Your Investing Parameters

By on May 25, 2017 in Real Estate Investing | 4 comments

           When I sit down with investors or talk with them by phone, occasionally one says they are looking for a great deal.

            “Jeff, I need to find a great deal. Can you help me?”

            “Well, what are you looking for?”

            “I don’t know. I’m looking for a great deal.”

            “What do you mean by a ‘great deal’?”

            After a little give and take, I come to realize they are looking for the once-in-a-lifetime grand slam, the deal where a few thousand dollars become tens of thousands of dollars. Those aren’t “great” deals. Those are once-in-a-lifetime-granddaddy-monster-awesome deals. Those deals don’t just happen. Those deals are designed.

            The first step in designing those types of deals is to determine what your investing parameters are. What are you looking for? What do you have to work with? What capital, talent, skills and knowledge do you have? What investments are you comfortable with? What do you understand? Those last two are important. If it’s a deal you do not understand and are not comfortable with, then do not do it.

            Once you know what your tools are and what you understand and are comfortable with, you can get your calculator and begin to figure out what you are looking for in a rate of return. By that I mean, what are you looking to earn with the amount of cash you have to work with? Are you looking for 12%, 15%, 18%? How certain do you have to be on the return of principle? Some investors I work with need to make sure that every single dime of principle comes back right away. Others are willing to risk principle on long-shot opportunities. What do you need, and how are you making it happen?

            The next thing is to develop a system whereby you are able to consistently add to your pool of available capital. What monthly contributions are you making to your self-directed Roth account, savings account or investment account? If you are not consistently putting aside more money to work deals, then you are going to have fewer opportunities to work on. Deals will come to those who are ready to work on them. You have to be in a position to work on those deals when they present themselves.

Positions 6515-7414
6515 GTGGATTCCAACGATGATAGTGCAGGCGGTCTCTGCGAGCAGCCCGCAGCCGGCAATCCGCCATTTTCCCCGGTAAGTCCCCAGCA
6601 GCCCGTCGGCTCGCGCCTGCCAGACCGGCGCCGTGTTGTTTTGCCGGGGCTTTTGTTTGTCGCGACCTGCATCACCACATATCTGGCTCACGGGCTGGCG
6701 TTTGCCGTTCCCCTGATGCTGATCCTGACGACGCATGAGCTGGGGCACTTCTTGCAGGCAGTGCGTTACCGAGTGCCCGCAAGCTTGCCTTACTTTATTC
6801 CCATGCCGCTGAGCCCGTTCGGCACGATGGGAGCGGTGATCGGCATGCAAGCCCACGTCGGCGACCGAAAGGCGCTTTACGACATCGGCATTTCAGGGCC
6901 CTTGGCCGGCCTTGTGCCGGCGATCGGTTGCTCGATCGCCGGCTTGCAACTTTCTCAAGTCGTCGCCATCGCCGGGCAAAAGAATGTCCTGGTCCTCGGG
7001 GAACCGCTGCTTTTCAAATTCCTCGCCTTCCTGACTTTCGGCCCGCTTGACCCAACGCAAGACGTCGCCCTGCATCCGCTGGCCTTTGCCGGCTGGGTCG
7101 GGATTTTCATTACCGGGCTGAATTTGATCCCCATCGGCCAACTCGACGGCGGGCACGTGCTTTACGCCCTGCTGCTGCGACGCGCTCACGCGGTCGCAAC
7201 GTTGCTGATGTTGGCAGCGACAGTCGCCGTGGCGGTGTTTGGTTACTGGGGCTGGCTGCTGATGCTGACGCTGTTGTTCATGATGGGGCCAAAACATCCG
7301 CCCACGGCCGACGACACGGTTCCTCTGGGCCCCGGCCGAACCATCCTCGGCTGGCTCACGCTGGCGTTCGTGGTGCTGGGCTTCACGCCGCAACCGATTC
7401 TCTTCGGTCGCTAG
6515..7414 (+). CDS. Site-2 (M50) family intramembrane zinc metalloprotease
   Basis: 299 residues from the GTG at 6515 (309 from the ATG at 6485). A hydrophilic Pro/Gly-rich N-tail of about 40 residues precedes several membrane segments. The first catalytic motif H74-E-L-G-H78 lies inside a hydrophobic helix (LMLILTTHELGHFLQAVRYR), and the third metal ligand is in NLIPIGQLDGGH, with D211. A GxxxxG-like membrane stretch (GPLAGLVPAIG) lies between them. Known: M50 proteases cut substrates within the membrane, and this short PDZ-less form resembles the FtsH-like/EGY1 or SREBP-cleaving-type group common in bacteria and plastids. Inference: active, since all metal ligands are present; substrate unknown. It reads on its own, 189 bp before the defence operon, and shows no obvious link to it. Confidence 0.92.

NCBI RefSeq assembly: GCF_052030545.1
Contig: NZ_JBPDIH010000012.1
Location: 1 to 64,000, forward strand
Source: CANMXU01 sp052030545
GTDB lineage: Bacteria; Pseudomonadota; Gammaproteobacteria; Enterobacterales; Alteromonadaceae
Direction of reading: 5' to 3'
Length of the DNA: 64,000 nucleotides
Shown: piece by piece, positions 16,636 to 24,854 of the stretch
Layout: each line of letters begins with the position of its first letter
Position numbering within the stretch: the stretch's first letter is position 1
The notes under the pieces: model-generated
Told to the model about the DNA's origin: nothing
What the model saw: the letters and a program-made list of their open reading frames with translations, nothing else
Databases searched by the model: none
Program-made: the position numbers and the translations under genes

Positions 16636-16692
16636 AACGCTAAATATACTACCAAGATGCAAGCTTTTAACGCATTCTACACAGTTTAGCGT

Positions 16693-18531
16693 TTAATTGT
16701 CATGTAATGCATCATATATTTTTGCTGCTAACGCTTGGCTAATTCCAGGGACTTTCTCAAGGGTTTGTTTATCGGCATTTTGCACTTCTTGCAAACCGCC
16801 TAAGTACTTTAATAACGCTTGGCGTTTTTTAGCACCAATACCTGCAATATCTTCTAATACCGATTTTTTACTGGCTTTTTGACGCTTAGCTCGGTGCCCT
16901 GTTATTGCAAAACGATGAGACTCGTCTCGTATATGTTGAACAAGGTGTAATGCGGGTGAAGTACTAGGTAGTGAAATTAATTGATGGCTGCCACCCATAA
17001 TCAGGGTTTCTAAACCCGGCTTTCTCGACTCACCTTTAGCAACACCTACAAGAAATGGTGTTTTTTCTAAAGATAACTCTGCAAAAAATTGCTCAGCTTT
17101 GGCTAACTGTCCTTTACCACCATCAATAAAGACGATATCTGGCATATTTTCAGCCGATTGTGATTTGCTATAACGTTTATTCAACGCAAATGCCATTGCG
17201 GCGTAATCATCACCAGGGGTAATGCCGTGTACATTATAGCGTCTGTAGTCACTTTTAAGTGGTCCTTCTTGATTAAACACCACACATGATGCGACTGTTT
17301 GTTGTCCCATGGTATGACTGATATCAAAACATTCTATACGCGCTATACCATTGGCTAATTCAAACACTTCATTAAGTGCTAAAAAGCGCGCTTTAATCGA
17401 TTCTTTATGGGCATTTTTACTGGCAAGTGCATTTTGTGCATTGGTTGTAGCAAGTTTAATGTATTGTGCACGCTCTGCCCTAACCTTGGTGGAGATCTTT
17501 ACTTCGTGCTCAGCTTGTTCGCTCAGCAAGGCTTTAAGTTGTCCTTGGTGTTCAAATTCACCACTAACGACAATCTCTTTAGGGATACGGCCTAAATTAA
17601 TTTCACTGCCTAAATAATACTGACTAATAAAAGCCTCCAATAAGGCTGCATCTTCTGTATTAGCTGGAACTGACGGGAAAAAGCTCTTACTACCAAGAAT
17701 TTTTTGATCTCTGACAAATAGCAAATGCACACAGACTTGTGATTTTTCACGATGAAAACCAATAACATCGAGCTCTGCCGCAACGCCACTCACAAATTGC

Knowing what you have, growing what capital you have, building your knowledge base, increasing your experience and confidence level, and knowing what your investment parameters are as to rates of return, types of deals, and length of term, are all essentials in getting into the game and getting good deals to come to you rather than chasing bad deals.

            Remember this:

            1. Good deals can be crafted into great deals.

            2. Bad deals can rarely be crafted into good deals.

            3. Great deals are designed by smart investors.

    4 Comments

  1. Jeff-

    What a timely and important topic. You could not be more correct about “get me a great deal = hit me a homerun with huge returns!”
    Baseball games are won with base hits and not homeruns. Just study the stats to know for sure.

    Keep on talking to us Jeff.

    Thanks.

    Lisa Hakanson

    May 25, 2017

  2. I totally agreed. Especially when we first start out we were excited after a few seminar.
    There are all kind of possibilities. It took 2-3 years to realize some of the strategy does not work where I am at and other are hard to come by. Partly because of my lack of experience and not having the right contact. But we still continue on to flip and keep rental, that work for us and we keep doing that. At the same time keep going to seminar and learning, refining and striving to do better deal. Know your present ability, work within it and keep pushing to get smarter and better.

    Paw Lim

    May 25, 2017

  3. When contemplating an investment, few questions are as important as “What is your time horizon ?” The answer can help you decide what type of investment vehicle you should consider, which investments to avoid and how long to hold your investment before selling.

    Cameron Attwood

    June 1, 2017

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